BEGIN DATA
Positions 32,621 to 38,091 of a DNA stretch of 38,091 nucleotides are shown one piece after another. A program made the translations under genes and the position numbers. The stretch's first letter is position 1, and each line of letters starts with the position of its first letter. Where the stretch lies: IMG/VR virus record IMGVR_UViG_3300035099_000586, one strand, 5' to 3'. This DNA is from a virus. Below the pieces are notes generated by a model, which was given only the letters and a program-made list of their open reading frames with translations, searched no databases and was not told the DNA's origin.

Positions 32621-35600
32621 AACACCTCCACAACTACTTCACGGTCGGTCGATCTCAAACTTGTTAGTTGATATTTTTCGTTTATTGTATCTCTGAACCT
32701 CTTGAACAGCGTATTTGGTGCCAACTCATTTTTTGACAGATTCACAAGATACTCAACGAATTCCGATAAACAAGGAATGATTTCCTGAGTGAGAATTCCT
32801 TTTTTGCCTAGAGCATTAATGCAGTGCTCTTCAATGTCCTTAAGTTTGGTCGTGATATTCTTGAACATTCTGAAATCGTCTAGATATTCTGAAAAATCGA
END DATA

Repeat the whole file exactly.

Positions 32,621 to 38,091 of a DNA stretch of 38,091 nucleotides are shown one piece after another. A program made the translations under genes and the position numbers. The stretch's first letter is position 1, and each line of letters starts with the position of its first letter. Where the stretch lies: IMG/VR virus record IMGVR_UViG_3300035099_000586, one strand, 5' to 3'. This DNA is from a virus. Below the pieces are notes generated by a model, which was given only the letters and a program-made list of their open reading frames with translations, searched no databases and was not told the DNA's origin.

Positions 32621-35600
32621 AACACCTCCACAACTACTTCACGGTCGGTCGATCTCAAACTTGTTAGTTGATATTTTTCGTTTATTGTATCTCTGAACCT
32701 CTTGAACAGCGTATTTGGTGCCAACTCATTTTTTGACAGATTCACAAGATACTCAACGAATTCCGATAAACAAGGAATGATTTCCTGAGTGAGAATTCCT
32801 TTTTTGCCTAGAGCATTAATGCAGTGCTCTTCAATGTCCTTAAGTTTGGTCGTGATATTCTTGAACATTCTGAAATCGTCTAGATATTCTGAAAAATCGA